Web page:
|Numéro de publication||US6323419 B1|
|Type de publication||Octroi|
|Numéro de demande||US 09/707,154|
|Date de publication||27 nov. 2001|
|Date de dépôt||6 nov. 2000|
|Date de priorité||6 nov. 2000|
|État de paiement des frais||Caduc|
|Autre référence de publication||WO2002039470A2, WO2002039470A3|
|Numéro de publication||09707154, 707154, US 6323419 B1, US 6323419B1, US-B1-6323419, US6323419 B1, US6323419B1|
|Inventeurs||William W. Toy|
|Cessionnaire d'origine||William W. Toy|
|Exporter la citation||BiBTeX, EndNote, RefMan|
|Citations de brevets (9), Citations hors brevets (1), Référencé par (18), Classifications (6), Événements juridiques (4)|
|Liens externes: USPTO, Cession USPTO, Espacenet|
This invention relates to enclosures that are shielded from electromagnetic radiation and more particularly to such enclosures and doors that are provided with seals that achieve effective radio frequency shielding by simply closing the door.
It is common practice to place apparatus that emits electromagnetic radiation (EMR), or which is sensitive to radio frequency interference (RFI) within a shielded enclosure. When the enclosure must be frequently opened, the means for ensuring that the shielding will be restored when the opening is once again closed present problems. It is well known to provide the access door or panel with a forwardly directed blade along its perimeter that conductively engages separate sealing strips with springy contact fingers conductively held in a groove at the enclosure opening. U.S. Pat. No. 5,223,670 issued Jun. 29, 1993 to Hogan describes such an apparatus and the problems encountered. When cellular telephones are tested, they must be shielded from even the slightest stray radiation. Their emitted radiation must also be shielded when they are tested in a production facility. The closure must be repeatedly opened and closed, as each phone is tested in turn. The closure must be easy to open and close. The unit should take up little space.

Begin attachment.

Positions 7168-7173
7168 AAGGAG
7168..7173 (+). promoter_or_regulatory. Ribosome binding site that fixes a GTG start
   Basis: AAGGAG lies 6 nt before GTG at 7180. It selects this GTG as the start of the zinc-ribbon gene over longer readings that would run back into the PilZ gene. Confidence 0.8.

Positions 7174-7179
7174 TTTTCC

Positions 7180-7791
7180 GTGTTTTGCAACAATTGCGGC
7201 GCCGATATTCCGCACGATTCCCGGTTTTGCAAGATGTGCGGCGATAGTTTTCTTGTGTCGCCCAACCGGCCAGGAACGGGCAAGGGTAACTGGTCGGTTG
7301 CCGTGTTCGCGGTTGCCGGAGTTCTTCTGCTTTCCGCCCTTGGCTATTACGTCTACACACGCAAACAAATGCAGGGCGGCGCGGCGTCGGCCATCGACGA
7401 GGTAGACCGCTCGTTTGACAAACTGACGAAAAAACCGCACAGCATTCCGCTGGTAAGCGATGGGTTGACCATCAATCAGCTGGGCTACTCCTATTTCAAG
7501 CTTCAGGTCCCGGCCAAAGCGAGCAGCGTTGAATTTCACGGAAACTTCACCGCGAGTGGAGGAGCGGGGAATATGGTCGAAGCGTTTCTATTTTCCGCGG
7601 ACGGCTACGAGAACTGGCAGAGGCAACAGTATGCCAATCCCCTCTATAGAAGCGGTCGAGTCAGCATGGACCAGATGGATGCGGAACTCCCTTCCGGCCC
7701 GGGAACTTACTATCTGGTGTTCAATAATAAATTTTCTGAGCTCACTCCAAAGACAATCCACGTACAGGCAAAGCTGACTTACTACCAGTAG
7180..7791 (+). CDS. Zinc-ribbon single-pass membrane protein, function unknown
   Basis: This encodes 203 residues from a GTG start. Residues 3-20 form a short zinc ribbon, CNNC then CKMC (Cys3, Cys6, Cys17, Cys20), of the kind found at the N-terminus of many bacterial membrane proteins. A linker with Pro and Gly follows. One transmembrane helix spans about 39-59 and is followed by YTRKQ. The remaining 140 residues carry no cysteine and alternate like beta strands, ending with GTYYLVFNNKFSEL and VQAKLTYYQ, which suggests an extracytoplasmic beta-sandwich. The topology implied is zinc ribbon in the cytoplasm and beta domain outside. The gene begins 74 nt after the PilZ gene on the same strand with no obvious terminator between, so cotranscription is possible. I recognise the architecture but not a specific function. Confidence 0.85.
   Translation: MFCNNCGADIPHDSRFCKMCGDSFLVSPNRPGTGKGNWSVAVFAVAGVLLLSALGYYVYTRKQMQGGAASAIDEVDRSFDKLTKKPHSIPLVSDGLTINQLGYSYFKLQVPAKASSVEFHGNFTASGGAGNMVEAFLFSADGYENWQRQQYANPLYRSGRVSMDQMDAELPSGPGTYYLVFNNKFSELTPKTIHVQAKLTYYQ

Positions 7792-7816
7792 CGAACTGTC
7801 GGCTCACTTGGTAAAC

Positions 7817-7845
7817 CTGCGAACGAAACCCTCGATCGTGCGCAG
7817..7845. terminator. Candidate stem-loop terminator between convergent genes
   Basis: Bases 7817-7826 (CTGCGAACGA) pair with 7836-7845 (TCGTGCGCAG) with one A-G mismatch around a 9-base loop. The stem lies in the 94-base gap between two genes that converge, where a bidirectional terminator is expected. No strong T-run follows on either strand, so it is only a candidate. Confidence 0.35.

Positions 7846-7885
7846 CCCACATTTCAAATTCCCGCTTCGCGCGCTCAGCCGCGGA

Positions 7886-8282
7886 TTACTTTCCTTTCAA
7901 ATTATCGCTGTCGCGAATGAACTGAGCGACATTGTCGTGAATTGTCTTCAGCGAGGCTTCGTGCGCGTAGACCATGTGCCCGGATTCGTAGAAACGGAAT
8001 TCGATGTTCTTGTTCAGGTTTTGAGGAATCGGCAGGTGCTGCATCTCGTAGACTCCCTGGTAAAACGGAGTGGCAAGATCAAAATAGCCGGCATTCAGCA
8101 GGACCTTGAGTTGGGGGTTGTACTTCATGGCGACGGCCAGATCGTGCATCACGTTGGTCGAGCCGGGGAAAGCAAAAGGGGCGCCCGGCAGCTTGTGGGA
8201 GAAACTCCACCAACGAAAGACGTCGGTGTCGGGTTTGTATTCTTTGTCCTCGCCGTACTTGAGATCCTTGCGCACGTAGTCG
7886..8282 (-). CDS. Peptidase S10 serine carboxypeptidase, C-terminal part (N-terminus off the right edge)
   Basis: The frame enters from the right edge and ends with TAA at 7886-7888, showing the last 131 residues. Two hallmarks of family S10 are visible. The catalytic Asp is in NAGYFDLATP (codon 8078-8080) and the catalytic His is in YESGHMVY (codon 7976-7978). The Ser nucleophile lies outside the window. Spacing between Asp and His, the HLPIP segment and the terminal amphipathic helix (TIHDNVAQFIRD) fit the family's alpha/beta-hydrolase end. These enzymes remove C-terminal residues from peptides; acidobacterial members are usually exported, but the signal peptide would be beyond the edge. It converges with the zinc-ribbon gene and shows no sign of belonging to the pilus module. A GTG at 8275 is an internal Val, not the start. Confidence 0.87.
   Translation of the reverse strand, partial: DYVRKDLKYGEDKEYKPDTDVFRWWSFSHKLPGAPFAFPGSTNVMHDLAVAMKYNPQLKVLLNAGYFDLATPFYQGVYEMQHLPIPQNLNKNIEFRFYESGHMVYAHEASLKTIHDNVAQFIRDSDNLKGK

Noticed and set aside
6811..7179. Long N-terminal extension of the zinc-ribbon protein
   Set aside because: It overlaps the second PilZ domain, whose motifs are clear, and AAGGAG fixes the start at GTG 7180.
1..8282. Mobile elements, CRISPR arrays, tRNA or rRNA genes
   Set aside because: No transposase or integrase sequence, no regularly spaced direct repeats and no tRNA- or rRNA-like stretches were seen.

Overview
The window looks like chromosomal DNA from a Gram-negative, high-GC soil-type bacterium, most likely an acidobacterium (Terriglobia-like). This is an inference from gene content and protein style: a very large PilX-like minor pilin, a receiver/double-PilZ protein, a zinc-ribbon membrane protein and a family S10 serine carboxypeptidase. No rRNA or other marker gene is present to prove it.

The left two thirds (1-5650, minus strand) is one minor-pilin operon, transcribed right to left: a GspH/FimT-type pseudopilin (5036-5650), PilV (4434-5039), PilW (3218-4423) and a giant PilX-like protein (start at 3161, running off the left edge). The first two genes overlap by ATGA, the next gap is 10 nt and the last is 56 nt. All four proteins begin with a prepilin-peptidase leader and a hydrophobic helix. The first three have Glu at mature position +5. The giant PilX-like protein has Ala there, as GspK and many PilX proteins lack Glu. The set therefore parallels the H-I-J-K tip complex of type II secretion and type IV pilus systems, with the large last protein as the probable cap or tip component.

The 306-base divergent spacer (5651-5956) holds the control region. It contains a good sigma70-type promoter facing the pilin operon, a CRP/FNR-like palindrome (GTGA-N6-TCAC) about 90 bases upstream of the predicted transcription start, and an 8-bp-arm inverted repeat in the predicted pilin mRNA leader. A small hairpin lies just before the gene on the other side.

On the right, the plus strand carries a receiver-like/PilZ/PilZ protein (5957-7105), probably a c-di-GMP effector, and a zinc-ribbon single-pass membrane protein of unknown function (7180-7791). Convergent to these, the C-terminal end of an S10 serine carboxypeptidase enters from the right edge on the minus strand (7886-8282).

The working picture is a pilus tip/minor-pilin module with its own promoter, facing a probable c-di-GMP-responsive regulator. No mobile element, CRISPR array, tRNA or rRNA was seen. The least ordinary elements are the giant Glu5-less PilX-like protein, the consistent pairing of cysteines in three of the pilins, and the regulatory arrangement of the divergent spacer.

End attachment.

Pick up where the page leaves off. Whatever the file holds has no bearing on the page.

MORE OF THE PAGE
LIGI TOOL AND ENGINEERING, INC. OF POMPANO BEACH, Fla. has been producing the RFI-100 Radio Interference Test Box for this purpose. It provides 80 decibel isolation up to 3 GHz. It employs a beryllium copper spring finger strip held captive in the cover that cooperates with a flange extending from the enclosure opening. The strip is series 97-542 produced by INSTRUMENT SPECIALTIES OF DELAWARE WATER GAP, Pa., U.S. Pat. No. 3,504,095. The fingers are spaced apart farther than is desirable to permit some bending of the straight strip. Because the strip cannot be bent through a radius of less than 3 inches, the overall dimensions of the apparatus are larger than is desirable. Construction needed to hold the strip in place adds to the cost. It would be desirable to have a greater degree of shielding, a smaller enclosure, and one that was less costly to produce.